Microbicide hopes fade with poor trial results
[DURBAN] Women's 'last hope' for protecting themselves from HIV infection with a standard vaginal gel has died after the remaining candidate proved ineffective.
PRO 2000, a vaginal microbicide gel, had been hailed as the most promising microbicide in a decade of research on female-controlled prevention methods.
But the results of a clinical trial published this week (14 December) found no evidence that PRO 2000 reduces the risk of HIV infection — infection rates were similar in both groups.
The trial, in South Africa, Tanzania, Uganda and Zambia, involved more than 9,000 women between September 2005 and September 2009. It followed a smaller trial of the gel, which had indicated that using the gel might reduce HIV infections by a third (see Microbicide hope at last, say researchers).
Salim Karim, director of the Centre for the Aids Programme of Research in South Africa (CAPRISA), said the results were "deeply disappointing" and called for more research to find a means for women to protect themselves from HIV.
Gita Ramjee, director of South Africa's Medical Research Council HIV Prevention Unit and principal investigator of the earlier PRO 2000 trial, said that researchers were committed to finding an HIV prevention option for women.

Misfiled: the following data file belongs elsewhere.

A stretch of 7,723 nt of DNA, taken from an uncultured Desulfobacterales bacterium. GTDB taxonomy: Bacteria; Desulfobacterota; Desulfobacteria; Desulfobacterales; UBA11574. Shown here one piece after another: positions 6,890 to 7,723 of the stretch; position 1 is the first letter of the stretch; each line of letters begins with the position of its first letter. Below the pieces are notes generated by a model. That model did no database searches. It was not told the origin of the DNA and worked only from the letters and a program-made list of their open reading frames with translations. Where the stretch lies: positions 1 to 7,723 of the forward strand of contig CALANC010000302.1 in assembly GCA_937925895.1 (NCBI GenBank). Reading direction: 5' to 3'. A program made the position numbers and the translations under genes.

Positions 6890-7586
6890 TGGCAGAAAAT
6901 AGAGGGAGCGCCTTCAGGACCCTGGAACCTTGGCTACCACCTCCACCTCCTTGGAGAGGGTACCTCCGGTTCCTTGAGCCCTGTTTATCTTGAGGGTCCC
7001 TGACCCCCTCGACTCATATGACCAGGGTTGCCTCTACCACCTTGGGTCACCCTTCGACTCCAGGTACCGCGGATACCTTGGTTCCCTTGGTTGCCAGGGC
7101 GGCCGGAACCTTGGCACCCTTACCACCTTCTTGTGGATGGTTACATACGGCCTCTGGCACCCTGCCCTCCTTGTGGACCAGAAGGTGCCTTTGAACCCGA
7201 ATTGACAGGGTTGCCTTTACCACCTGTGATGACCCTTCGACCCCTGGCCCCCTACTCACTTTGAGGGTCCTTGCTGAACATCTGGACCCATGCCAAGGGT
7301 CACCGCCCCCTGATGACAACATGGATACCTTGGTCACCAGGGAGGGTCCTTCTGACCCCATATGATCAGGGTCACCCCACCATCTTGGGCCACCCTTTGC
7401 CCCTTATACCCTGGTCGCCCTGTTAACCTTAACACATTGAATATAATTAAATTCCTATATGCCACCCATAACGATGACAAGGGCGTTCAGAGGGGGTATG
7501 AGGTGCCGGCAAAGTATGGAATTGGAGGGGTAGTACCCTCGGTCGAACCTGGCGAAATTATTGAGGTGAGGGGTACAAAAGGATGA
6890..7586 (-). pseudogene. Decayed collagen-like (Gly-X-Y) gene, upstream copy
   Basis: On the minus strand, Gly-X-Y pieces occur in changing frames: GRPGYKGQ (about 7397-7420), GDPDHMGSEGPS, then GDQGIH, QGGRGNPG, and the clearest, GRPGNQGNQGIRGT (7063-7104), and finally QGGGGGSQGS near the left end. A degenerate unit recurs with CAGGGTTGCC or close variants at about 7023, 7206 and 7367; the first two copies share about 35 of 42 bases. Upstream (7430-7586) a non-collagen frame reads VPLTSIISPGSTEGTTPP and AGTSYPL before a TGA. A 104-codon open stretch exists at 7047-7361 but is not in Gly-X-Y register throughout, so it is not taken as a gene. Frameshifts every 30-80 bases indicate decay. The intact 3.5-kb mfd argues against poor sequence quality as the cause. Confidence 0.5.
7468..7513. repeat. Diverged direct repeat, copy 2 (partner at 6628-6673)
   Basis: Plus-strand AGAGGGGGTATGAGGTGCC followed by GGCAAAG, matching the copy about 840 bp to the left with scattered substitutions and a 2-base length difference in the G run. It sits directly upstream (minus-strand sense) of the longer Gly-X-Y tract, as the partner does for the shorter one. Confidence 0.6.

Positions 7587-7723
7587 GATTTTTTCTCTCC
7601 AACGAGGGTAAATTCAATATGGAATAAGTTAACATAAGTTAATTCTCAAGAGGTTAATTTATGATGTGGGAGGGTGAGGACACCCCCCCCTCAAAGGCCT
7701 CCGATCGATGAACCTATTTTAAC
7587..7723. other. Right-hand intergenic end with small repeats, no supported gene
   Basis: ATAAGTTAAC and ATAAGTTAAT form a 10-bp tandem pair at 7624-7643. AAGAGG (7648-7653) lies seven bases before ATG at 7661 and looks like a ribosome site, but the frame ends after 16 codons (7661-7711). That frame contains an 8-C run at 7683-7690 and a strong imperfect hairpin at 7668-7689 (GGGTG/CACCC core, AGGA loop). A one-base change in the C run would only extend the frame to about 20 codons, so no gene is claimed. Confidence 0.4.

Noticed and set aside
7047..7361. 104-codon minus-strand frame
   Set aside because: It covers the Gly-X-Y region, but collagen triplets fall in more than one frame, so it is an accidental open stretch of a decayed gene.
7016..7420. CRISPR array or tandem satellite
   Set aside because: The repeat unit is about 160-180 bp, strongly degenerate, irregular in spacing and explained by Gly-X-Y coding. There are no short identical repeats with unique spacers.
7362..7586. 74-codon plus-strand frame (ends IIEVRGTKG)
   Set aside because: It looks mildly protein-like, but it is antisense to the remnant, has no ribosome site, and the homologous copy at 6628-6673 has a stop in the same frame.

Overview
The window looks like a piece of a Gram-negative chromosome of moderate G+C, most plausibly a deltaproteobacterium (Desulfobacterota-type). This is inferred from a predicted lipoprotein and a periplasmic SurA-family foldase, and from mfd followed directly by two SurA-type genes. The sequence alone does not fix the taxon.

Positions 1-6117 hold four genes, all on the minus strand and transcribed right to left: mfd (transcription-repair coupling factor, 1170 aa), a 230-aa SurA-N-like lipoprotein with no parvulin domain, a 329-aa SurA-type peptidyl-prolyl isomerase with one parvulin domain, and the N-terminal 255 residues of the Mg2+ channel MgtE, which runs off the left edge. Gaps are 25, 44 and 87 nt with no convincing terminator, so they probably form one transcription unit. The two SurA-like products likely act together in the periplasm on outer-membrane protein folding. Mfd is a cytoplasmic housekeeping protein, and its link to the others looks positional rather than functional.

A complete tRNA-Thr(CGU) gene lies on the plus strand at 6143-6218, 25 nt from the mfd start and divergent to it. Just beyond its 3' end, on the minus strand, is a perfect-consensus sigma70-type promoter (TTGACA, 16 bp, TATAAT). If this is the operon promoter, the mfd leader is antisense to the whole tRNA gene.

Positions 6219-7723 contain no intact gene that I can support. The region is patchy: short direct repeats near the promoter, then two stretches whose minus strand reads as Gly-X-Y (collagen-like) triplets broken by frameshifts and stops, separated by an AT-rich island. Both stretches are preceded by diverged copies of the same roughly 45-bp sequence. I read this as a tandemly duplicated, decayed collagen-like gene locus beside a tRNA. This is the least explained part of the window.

She said that studies are now focusing on more potent products; specifically exploring the use of antiretrovirals in pill, and vaginal gel and ring form for prevention (see Antiretroviral microbicides enter clinical trials).
"The need for a woman-controlled HIV prevention technology is critically important to turn the tide of the epidemic, especially in southern Africa. One promising new approach is the new generation of antiretroviral-containing microbicides," agreed Karim.
CAPRISA is testing the antiretroviral gel tenofovir and the results are expected in July 2010, said Karim.
Ramjee said that there are several trials underway using antiretroviral drugs in prevention, including a pilot study comparing tenofovir with a placebo at the University of KwaZulu-Natal, and the VOICE (Vaginal and Oral Interventions to Control the Epidemic) study being run the Microbicide Trials Network in South Africa, Uganda, Zambia and Zimbabwe.
The VOICE study also involves testing rectal antiretrovirals for prevention of HIV transmission between men.
The PRO 2000 trial was carried out by the Microbicides Development Programme, a not-for-profit partnership of 16 African and European research institutions.